This article is a transcribed edited summary of a video Bob and Brad recorded in April of 2023. For the original video go to https://www.youtube.com/watch?v=ZtJNlTs_bCc
Brad: Are you having SI pain or sacroiliac pain? It’s right in the buttocks and lower back. If you have it, you know it. It goes down the leg to the knee. We’re going to do five techniques that have worked in the clinic, for our commenters, and for me personally.
Mike: We’re going to show you how to do them all and you just pick which ones work for you. Some are exercises and some are other strategies to try to relieve that pain.
Brad: That’s right. I’m excited because these really work. Let’s do a little anatomy on the SI joint. First, we say SI, that's an abbreviation for sacroiliac. That comes from the sacrum and ilium, so the sacroiliac joint. This is a nice model we have because it moves. Now, in a real human, there are a lot of ligaments holding this joint together, quite solid, it doesn’t move very much. A little bit of movement can cause a fair amount of pain.
Mike: Pain is very common with weight-bearing activities or walking. It can be sharp, and it can go down to the knee if it gets that bad.
Brad: Right, usually not below the knee. What we’re going to show you is how to stabilize this and keep it from moving with five different exercise options. The first two techniques are going to be done lying down. You can do this on your bed or on the floor. They’re muscle energy techniques. What happens is your muscles, because of an isometric contraction will put force on the pelvis and a rotational force and put it back into place. It’ll feel better if you’re doing it properly. If you’re doing it wrong and it’s going in the opposite direction, it will hurt. In that case, you simply stop that exercise. Mike is going to show the first one.
Mike: You’re going to bring the side that is painful first. You’re going to bring that knee up to your chest as far as you can. Your other leg will be relaxed. What I’m going to do is push my foot towards Brad, while resisting with my hands. You’re going to hold this for six seconds, then relax. How many times should we do that?
Brad: If it feels good, you’re going to repeat it up to five times and then do it every hour until things start to feel better. Again, if it hurts, then you’ll stop and go to the next one.
Mike: Should we try this on both legs?
Brad: You can. You’re probably going to do it on the side that hurts. You can try it on the other one and only continue if it makes things feel better. As a therapist, we can zero in on one side or the other because we’ve done a complete assessment. In your case, you’ll just have to try and listen to your body. Only progress with that technique if it makes it feel better and that goes for all of them. Should we do the next one in this position?
Brad: All right. With this, you’re going to need a stick. You can use a mop or a cane or you can use a Booyah Stik if you have one. They’re a little longer than you need though. We’re going to put the stick under your knee.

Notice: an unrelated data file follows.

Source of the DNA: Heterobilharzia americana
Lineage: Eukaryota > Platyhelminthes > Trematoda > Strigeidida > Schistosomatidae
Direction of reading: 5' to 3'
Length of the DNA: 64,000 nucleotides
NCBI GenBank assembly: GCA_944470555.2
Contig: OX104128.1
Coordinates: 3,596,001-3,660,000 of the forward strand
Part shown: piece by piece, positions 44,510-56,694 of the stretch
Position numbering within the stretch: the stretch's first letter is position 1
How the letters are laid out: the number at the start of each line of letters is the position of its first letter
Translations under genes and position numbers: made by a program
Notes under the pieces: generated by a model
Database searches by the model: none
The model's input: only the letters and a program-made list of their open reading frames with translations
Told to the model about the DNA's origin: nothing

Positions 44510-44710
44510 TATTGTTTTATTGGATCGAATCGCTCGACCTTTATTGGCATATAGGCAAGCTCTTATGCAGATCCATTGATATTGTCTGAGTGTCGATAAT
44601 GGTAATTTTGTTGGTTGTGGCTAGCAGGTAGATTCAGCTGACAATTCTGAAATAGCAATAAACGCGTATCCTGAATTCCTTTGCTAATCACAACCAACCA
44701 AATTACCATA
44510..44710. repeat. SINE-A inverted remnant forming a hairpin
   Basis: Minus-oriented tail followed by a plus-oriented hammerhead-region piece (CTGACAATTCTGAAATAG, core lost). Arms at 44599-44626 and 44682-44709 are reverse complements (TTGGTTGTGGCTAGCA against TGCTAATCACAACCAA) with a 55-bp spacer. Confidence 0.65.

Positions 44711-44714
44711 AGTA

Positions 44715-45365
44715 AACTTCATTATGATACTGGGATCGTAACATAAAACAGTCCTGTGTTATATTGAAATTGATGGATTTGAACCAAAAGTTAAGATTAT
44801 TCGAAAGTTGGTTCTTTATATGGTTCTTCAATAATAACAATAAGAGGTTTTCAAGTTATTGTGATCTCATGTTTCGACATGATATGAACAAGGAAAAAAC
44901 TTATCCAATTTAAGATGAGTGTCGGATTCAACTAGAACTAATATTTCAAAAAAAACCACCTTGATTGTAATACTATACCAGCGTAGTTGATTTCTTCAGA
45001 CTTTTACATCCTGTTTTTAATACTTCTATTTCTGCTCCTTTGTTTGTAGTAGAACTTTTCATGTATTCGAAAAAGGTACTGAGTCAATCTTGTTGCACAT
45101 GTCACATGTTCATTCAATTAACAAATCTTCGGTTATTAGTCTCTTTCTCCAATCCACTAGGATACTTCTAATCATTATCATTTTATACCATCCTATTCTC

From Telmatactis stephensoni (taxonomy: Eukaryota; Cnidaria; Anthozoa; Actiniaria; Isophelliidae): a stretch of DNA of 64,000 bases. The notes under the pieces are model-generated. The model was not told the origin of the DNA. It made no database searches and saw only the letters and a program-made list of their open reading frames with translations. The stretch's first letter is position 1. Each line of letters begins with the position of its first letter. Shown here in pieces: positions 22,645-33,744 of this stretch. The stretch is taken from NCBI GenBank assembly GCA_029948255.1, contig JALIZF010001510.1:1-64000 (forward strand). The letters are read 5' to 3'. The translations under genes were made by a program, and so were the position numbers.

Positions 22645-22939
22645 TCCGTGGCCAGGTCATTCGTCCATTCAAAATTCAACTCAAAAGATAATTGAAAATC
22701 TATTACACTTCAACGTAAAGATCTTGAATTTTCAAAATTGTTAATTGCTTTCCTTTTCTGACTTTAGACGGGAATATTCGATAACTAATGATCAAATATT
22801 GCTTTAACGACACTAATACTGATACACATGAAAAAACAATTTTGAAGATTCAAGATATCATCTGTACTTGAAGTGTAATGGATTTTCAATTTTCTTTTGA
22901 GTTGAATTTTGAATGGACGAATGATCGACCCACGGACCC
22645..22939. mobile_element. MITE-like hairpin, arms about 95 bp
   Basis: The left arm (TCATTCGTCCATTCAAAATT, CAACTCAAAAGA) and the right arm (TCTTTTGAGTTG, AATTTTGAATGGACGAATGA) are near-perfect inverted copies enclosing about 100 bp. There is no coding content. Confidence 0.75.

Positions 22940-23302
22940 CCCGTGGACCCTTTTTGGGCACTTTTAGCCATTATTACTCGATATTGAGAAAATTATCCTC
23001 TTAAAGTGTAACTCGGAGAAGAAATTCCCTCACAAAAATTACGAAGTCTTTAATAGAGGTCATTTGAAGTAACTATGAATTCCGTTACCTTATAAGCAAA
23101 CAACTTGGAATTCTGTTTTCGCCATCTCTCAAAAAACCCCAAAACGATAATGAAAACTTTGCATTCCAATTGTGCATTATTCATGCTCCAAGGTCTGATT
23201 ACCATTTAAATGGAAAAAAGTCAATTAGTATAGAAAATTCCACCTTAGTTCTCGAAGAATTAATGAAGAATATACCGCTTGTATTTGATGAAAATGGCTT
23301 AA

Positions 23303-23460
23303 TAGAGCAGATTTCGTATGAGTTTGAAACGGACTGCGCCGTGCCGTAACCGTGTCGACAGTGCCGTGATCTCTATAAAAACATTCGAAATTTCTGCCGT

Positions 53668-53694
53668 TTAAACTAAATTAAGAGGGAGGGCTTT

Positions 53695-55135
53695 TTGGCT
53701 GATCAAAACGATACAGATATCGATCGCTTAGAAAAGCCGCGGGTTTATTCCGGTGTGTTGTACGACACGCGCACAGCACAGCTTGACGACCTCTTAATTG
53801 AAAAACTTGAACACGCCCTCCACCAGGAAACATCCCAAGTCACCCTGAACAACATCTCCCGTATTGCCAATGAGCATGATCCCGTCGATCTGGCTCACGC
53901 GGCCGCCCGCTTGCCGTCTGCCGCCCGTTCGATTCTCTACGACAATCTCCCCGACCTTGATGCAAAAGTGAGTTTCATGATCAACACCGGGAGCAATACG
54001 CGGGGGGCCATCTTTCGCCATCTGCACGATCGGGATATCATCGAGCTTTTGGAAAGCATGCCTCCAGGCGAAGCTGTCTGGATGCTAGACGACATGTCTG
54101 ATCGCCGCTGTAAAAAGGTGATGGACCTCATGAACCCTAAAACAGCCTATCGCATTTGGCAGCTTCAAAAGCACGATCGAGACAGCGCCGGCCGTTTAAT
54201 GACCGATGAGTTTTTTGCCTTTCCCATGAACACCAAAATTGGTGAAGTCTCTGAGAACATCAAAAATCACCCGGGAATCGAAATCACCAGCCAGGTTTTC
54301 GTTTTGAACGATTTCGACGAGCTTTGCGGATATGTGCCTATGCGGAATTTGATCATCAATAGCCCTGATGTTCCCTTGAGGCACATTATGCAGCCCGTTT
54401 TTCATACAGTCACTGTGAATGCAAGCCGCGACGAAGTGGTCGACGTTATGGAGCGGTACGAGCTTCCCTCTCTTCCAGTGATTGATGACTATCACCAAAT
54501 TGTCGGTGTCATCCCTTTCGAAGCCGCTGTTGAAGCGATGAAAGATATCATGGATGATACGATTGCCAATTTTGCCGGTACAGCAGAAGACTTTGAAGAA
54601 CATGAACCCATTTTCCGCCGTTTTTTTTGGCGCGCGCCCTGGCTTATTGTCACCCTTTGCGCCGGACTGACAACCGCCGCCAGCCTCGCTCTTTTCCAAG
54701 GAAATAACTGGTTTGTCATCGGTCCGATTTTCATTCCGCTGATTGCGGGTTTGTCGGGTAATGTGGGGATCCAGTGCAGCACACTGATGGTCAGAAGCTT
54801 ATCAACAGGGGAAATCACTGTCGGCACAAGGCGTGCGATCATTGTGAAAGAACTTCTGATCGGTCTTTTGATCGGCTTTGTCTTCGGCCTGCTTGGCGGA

Mike: It’s going to go under the painful side, in the crevice of your bent knee. Your leg is going to push down like it did before, but you’re going to use your other leg to pull up toward your face simultaneously. Sometimes when you do this, the cane is going to move a little, so you’re going to have to stabilize it with your hand. Hold that for six seconds. Pushing and pulling in opposite directions and then you’re going to relax. It’s the same concept as the first, just a little more advanced.
Brad: Right. Do it one way, if you don’t have good results, try it the other way. If neither of those works, go on to the next one. The third option and this is one of my personal favorites is massage. I have right SI problems from time to time. I’ll get a massage gun out. This is our UNI massage gun and it works quite well. You need to have a massage gun that reciprocates back and forth. We have about 10 millimeters of amplitude on this one. You’re going to want either the round or air-filled head. Not all massage guns have air-filled heads but when using it on the SI joint it is almost necessary unless you know how to use a round head. This is exactly how I do it. I lie on my side with the problem side facing up. Flex the hip, in other words, bring my knee up and relax it. Get the massage gun going and put it at about half power. Work not on the sacrum, that’s the bone. It doesn’t hurt because I have an air-filled head but it’s not doing much good either. You want to go in on that and simply go where it feels good. You may work down on the ischial tuberosity, which is part of the pelvis to get things moving in the right direction. If you have a round head, turn it sideways, it’s less aggressive. As you want to get more aggressive, you rotate the gun directly into it and use as much force as you need. It should only feel good, if it hurts it’s not the right technique for you. You can also do this with a chair. Just put your problem side leg on the chair or stool and work it that way as well, if you have good balance. You’re going to work on this for one to two minutes.